Form 4473 Mistakes & Eliminating The Common Ones

FFL Software Update

We made several updates to the Bound Book and Electronic 4473 areas of FastBound with a focus on Eliminating Common 4473 Mistakes. We are proud to announce another regularly scheduled update of FastBound, the leading Acquisition & Disposition Software, since 2010. 

Bound Book Software Updates

  • Firearms that are Destroyed or Reported as Theft/Loss on ATF Form 3310.11 can now be searched for more easily from the item search page.
  • We improved the validation of the Transferor Transaction Serial Number (TTSN) generator format found under the Dispose tab of your Account Settings.
  • We improve the validation of the Item Number generator format found under the Acquire tab of Account Settings.
  • We improved support for Utah BCI Instant Web Gun Check System.
  • We improved support for California DROS Entry System (DES).
  • We improved the content of error messages returned by the API related to External Identifier conflicts.
  • Added Cuba and Afghanistan to the Country Code list.

Eliminating Common 4473 Mistakes

  • We have improved the performance of generating ATF Form 4473.
  • We made several improvements to the background check button on a pending 4473.
  • Added a check for when a buyer is completing the 4473 who might misread County as Country and enter “US” or “USA,” which is a prevalent mistake.
  • We improved the logic for enabling and disabling Print and Terminate buttons for an electronically signed 4473.
  • We have added a ton of additional date checks for ATF Form 4473.
  • Added support for Topaz Electronic Signature Pads.
  • Improved question number and the question overlap when viewing the buyer 4473 on specific screen sizes.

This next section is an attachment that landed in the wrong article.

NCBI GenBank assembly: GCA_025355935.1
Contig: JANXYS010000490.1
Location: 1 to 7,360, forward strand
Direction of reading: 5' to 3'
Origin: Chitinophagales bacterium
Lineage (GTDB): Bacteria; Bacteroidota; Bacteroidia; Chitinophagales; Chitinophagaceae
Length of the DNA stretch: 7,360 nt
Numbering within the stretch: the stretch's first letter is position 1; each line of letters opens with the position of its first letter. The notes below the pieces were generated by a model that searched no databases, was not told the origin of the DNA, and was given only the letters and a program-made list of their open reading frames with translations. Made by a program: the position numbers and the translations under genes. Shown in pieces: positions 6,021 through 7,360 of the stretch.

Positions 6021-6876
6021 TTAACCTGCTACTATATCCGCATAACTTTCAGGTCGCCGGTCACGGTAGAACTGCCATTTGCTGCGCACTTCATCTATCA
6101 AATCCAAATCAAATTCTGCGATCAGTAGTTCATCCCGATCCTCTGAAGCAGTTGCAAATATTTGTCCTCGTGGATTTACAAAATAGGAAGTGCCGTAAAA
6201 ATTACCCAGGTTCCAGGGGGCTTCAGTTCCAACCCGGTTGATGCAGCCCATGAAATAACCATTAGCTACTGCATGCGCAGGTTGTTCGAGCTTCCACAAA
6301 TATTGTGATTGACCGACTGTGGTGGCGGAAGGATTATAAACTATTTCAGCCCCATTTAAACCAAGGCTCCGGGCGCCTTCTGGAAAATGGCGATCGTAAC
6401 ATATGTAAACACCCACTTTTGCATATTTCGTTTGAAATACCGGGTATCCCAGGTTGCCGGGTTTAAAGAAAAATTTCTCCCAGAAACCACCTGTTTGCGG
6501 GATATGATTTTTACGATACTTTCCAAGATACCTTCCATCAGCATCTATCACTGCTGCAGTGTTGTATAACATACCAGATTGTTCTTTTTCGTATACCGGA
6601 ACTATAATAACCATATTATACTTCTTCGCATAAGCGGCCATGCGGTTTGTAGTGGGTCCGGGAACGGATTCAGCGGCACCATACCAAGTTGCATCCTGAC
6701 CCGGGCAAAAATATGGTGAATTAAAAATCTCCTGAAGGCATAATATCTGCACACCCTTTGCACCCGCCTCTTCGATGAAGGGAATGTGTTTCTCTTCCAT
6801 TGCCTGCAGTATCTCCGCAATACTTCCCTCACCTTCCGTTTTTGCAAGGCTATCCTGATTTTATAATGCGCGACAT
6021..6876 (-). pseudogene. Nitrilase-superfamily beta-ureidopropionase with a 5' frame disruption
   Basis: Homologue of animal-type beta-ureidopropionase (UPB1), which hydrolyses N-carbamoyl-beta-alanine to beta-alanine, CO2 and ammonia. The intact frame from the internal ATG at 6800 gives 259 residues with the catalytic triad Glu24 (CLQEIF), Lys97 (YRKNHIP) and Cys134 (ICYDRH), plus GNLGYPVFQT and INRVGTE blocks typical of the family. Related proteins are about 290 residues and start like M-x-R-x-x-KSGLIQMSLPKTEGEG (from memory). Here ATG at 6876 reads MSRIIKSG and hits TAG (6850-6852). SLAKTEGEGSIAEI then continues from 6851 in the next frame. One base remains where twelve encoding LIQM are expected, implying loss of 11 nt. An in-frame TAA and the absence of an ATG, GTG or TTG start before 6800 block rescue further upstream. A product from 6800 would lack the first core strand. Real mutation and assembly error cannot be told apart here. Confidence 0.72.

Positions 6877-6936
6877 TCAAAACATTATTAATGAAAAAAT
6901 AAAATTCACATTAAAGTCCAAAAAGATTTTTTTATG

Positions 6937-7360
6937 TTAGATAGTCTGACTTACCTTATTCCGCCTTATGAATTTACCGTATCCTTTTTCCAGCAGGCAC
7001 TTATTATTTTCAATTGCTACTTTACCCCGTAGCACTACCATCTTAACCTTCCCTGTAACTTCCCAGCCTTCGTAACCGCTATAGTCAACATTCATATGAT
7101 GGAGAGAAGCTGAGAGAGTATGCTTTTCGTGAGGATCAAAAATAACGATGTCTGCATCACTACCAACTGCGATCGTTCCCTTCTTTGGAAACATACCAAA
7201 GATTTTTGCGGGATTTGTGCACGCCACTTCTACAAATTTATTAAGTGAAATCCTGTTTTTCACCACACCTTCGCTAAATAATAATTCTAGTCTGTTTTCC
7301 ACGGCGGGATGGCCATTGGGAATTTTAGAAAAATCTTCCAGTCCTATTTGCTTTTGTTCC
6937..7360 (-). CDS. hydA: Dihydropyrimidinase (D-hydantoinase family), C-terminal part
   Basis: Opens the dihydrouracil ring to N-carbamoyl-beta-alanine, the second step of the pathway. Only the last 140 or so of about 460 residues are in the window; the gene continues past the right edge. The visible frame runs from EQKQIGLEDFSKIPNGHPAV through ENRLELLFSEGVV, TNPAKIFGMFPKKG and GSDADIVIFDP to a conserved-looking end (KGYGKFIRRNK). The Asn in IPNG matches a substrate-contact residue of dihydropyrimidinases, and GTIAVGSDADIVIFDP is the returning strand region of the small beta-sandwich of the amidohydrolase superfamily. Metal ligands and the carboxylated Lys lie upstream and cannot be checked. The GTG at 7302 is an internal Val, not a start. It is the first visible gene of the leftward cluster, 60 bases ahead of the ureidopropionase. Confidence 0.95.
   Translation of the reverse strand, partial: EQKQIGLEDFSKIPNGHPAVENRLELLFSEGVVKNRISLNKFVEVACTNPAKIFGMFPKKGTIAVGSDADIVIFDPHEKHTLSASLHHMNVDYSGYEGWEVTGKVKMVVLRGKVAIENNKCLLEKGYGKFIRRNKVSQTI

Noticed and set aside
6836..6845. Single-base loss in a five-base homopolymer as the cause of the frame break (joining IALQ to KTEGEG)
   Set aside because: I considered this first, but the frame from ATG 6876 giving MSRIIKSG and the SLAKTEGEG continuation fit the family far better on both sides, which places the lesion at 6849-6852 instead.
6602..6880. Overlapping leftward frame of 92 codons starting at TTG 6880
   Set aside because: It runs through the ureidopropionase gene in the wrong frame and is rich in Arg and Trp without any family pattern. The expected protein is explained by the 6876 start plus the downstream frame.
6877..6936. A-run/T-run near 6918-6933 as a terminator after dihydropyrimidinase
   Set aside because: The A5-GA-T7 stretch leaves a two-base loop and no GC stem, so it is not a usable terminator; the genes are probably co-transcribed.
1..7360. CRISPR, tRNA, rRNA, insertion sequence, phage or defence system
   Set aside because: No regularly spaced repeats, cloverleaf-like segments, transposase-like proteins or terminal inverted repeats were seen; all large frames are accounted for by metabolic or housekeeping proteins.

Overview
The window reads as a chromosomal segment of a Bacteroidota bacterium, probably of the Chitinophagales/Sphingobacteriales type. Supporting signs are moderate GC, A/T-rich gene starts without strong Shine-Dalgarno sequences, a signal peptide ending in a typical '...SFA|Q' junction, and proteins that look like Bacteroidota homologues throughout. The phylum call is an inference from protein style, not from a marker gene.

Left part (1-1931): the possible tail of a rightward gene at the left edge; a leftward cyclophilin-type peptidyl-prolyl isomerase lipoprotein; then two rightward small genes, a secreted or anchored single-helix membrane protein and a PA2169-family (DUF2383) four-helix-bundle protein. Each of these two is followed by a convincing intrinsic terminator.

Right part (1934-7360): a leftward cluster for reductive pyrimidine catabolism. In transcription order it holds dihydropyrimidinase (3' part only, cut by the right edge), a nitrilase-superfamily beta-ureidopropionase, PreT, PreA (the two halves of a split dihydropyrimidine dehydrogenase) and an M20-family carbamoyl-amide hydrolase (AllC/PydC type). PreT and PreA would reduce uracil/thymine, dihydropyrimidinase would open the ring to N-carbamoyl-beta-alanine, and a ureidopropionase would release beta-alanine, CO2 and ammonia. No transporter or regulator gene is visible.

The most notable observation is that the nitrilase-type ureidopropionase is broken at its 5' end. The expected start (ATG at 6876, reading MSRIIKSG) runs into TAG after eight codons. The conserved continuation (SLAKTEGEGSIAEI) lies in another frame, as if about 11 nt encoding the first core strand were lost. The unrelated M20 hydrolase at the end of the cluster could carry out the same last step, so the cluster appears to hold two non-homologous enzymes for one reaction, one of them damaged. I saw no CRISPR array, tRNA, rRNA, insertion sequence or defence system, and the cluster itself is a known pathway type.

• Bypassed the print warnings if Question 20 or Questions 21 have been checked.

FastBound’s leading FFL Bound Book Firearms Compliance Software includes free upgrades and updates for all plans. Current customers can take advantage of these great new features immediately.

New customers can try FastBound, the best FFL Software for firearms acquisition and disposition (A&D Bound Books) for free (no credit card required), or schedule a live demo at your convenience.

What are the 3 Most Common Form 4473 Mistakes?

1. Questions 10(a) and 10(b). These questions pertaining to ethnicity and race were added back in 2012 and requires answering both parts correctly. The wording can be a bit confusing as 10(a) asks whether you are Hispanic/Latino. 10(b) expands on this by asking you to clarify further with various racial identity options.

Correctly answering these questions is simply a matter of paying close attention to what is being asked and then checking both of the correct boxes.

2. Question 11(a) asks the question if you are whether or not you are the person receiving or taking possession of the firearm. Some confusion can arise if you are purchasing a firearm as a gift for someone else. You might think that since the firearm is going to end up with whoever you give it to, you are not the person receiving/taking the firearm. Therefore, you should check “No.” This is where the trouble starts.

Here’s what the ATF has to say about it:

ACTUAL TRANSFEREE/BUYER EXAMPLES: Mr. Smith asks Mr. Jones to purchase a firearm for Mr. Smith. Mr. Smith gives Mr. Jones the money for the firearm. Mr. Jones is NOT THE ACTUAL TRANSFEREE/BUYER of the firearm and must answer “NO” to question 11.a. The licensee may not transfer the firearm to Mr. Jones. However, if Mr. Brown goes to buy a firearm with his own money to give to Mr. Black as a present, Mr. Brown is the actual transferee/buyer of the firearm and should answer “YES” to question 11.a. However, you may not transfer a firearm to any person you know or have reasonable cause to believe is prohibited under 18 U.S.C. § 922(g), (n), or (x).

In simple terms, if you are buying a firearm through legitimate methods, even as a gift for someone else, you are the actual buyer/transferee and should check “Yes.”

3. Finally, we have Question 11(e), which refers to the use of illegal drugs. In the United States, it is illegal for a person using illicit drugs to own a firearm. Where the confusion starts is that some states have legalized marijuana use, recreationally and medically. However, on a federal level, marijuana is still illegal. The ATF has clarified that even if you are in a state that has legalized marijuana, drug use will disqualify you from owning or buying a firearm. While there is no drug test when purchasing a firearm, it should be noted that lying on a 4473 form is a felony offense.

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